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Skip Navigation LinksHome > Parents, Children, and Caregivers > Teens With Type 1 Diabetes

Teens With Type 1 Diabetes

The challenges of type 1 diabetes
(0:27 min.)

Letting your doctor know how you feel
(0:20 min.)

Exercise is important for managing diabetes
(0:24 min.)

Individual results may vary.

Teenagers and young adults are in the process of taking full responsibility for their own health care. As adults, they will have to practice diabetes self-management and make more decisions about their own health care needs. Parents, and the rest of the family, can help make the transition to adult health care a smooth one.

Feelings and stress

Everyone has a bad day once in a while, and having diabetes may make bad days seem worse. There are many teens dealing with diabetes every day. Most of the time, they're no problem to deal with. But sometimes they may feel sad, angry, or afraid.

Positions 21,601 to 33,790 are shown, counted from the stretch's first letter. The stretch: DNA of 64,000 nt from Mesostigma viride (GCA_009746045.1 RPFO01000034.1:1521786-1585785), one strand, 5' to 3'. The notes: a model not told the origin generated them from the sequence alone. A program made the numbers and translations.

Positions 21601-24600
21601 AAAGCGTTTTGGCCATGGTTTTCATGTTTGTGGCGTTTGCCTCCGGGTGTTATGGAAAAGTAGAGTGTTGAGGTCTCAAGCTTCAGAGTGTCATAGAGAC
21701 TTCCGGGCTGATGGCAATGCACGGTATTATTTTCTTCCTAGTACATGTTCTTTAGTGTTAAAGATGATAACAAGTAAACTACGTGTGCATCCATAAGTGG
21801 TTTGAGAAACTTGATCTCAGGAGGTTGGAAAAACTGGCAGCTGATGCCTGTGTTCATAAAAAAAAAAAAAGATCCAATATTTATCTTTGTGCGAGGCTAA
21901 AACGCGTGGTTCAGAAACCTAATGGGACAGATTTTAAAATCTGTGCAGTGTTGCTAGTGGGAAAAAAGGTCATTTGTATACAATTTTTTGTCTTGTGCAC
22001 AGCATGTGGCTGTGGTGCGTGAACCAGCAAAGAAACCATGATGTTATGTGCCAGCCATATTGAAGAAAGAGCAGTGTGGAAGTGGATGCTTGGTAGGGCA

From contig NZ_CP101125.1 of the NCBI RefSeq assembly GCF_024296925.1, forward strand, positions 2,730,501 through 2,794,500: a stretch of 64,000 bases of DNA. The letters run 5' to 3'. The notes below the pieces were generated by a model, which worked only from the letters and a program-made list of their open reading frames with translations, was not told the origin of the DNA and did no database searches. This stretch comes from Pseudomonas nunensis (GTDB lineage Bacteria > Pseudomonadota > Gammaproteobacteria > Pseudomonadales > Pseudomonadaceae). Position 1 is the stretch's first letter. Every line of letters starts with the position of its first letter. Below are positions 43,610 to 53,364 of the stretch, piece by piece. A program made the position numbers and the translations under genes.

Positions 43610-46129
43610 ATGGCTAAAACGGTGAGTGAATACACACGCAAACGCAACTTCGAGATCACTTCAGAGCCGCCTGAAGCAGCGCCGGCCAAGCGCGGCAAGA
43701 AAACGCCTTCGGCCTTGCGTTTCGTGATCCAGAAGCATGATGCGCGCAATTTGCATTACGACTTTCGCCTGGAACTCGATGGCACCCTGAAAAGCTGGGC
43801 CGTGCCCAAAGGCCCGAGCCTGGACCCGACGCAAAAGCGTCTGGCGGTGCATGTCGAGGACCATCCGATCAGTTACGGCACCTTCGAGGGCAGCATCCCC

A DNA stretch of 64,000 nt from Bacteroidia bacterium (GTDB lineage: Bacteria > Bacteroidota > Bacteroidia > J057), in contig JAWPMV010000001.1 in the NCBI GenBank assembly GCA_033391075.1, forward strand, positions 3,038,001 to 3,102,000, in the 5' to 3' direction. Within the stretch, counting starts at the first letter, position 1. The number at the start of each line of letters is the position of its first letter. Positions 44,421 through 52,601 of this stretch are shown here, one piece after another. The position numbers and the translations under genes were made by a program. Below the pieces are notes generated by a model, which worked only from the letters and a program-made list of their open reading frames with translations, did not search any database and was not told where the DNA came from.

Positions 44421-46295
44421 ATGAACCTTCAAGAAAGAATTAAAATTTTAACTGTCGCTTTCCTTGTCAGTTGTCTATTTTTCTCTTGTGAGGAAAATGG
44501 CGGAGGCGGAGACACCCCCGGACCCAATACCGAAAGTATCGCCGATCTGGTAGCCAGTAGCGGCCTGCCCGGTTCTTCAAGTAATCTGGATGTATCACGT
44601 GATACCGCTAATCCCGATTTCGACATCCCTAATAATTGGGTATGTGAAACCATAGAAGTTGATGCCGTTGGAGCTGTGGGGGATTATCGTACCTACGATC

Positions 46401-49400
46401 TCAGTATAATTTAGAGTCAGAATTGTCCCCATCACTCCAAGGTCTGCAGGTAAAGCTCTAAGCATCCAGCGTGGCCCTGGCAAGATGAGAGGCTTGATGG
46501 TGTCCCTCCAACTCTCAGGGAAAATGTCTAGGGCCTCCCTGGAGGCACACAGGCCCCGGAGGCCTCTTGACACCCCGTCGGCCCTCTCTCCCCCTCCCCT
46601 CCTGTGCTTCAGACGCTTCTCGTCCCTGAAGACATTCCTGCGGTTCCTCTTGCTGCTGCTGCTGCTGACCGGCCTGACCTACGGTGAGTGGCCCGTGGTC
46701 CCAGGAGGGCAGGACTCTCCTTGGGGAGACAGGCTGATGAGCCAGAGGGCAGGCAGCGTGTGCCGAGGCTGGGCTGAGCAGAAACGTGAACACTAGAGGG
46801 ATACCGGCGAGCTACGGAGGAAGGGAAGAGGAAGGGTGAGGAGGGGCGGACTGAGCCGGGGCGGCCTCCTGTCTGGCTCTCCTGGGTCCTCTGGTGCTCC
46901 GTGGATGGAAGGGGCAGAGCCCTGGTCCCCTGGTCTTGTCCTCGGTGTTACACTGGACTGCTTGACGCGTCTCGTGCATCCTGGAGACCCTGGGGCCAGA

Diabetes may make teens feel alone and different. They may be teased at school for being overweight, or for having to use insulin during school hours. They may blame themselves or their family for their diabetes. Almost everyone with diabetes has felt this way at some point in life.

Communication

Keep the lines of communication open. Simply speaking to someone makes it easier to know when something is wrong. Communication is a two-way street. It is the best way to help and to be helped. Teens should be able to talk to family members, friends in the neighborhood or at school, a teacher or guidance counselor, or a doctor or diabetes educator.

Friends